The term “Mergers and Acquisitions” (M&A) is widely used and recklessly applied to situations that are “not” M&A activities. The first part of discussing M&A is to clearly agree with clients as to what is “M&A” and what is not “M&A” activity.
“Mergers and Acquisitions” (M&A) by definition most typically occur when a company decides to grow strategically by purchasing a similar company providing the same services to customers. It usually takes place because it is generally much faster to purchase another business to satisfy a growth strategy than to grow organically. Here is an example, an existing company is in the business of providing staffing for engineering companies, however, its pace of growth is limited by the amount of time it takes to bring in new clients. A short cut to dynamic fast paced growth is to acquire a similar business providing the same type of staffing services. In brief, it takes years to develop business relationships with new clients and purchasing a company to “Merge” or combine with an already successful company in that same space is a much faster business development plan.
By putting the cash or financing ability of one business into a plan of acquiring a competitor or similar business, the acquirer can grow much faster when compared to a company that grows by doing all of the heavy lifting of going out and cultivating new relationships with new customers. Another bonus to successful “M&A” plans, are the opportunities generally afforded through the merger of two separate entities.
A successful merging of two companies almost always provides an opportunity for eliminating duplicate administrative costs including staff, rent, lease and equipment expenses to name a few. This means a capable and skilled management team looks hard at staffing levels with the goal of building efficiencies in the new merged operation. A word of warning, however, when two companies merge there has to be careful consideration of the challenges of putting two corporate cultures together to optimize success. Equally important, studies have demonstrated that any significant changes must be done within 90 days of the merger of the two entities if they are ever to be achieved. A company that acquires another company, must have a plan in place well in advance of the deal to seize the opportunity to maximize the acquisition investment by making necessary changes almost immediately.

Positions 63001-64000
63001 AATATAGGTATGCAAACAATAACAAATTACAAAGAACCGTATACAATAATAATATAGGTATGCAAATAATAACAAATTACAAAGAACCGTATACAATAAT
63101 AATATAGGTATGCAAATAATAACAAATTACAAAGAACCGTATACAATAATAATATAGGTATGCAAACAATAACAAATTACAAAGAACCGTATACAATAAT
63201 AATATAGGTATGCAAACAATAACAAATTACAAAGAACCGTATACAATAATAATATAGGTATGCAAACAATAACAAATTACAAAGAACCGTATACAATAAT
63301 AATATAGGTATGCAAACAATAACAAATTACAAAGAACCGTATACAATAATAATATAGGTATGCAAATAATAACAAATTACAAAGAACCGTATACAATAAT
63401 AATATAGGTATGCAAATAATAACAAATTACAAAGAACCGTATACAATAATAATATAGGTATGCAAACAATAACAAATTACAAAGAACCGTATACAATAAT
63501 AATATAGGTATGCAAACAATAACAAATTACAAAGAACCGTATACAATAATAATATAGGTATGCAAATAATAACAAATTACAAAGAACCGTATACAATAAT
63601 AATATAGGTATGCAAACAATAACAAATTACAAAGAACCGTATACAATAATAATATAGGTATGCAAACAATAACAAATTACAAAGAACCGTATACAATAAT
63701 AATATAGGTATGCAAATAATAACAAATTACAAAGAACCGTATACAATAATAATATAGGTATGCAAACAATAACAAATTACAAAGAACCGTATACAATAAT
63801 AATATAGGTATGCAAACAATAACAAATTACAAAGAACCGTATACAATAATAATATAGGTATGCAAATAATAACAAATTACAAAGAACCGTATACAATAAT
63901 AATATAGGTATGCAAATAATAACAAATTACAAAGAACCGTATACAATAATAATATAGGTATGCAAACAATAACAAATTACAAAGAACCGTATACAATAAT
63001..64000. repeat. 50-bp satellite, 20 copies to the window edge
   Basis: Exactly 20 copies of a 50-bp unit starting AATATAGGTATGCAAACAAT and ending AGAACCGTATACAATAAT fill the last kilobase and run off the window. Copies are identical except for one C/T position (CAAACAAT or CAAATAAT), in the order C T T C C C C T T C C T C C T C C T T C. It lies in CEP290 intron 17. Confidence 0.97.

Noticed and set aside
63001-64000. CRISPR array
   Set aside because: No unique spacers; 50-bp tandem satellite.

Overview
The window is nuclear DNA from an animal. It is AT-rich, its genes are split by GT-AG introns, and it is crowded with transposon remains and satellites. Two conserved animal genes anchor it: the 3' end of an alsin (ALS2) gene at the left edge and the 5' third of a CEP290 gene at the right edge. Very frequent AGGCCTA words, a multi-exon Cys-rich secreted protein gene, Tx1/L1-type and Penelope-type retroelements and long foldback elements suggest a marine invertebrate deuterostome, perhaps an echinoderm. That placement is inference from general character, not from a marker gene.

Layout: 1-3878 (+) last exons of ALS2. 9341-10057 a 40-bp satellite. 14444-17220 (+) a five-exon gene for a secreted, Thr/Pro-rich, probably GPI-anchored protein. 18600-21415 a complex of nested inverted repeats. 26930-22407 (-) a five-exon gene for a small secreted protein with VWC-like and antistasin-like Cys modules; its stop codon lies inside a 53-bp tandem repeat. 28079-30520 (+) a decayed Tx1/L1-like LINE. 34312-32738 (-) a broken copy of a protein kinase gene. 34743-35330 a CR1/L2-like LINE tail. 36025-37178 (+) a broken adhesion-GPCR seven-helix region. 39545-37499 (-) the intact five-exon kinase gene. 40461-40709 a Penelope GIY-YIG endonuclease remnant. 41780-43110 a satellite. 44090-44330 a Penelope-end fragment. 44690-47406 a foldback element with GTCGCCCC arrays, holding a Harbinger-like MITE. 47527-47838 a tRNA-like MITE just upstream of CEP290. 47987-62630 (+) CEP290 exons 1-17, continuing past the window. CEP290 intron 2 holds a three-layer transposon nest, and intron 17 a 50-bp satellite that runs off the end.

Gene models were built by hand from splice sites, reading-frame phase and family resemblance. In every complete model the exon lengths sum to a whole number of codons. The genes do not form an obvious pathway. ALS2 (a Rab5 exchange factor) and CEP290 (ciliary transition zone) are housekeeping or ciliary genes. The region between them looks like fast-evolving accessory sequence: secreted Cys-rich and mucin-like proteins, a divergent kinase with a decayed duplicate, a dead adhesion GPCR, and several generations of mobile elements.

Golden Circle Advisors (GCA) can help you develop a Mergers and Acquisitions strategy that makes sense and will optimize your investment of time and money. The depth of experience, planning, operational know how and strategies will be greatly advanced through the professionals at Team GCA.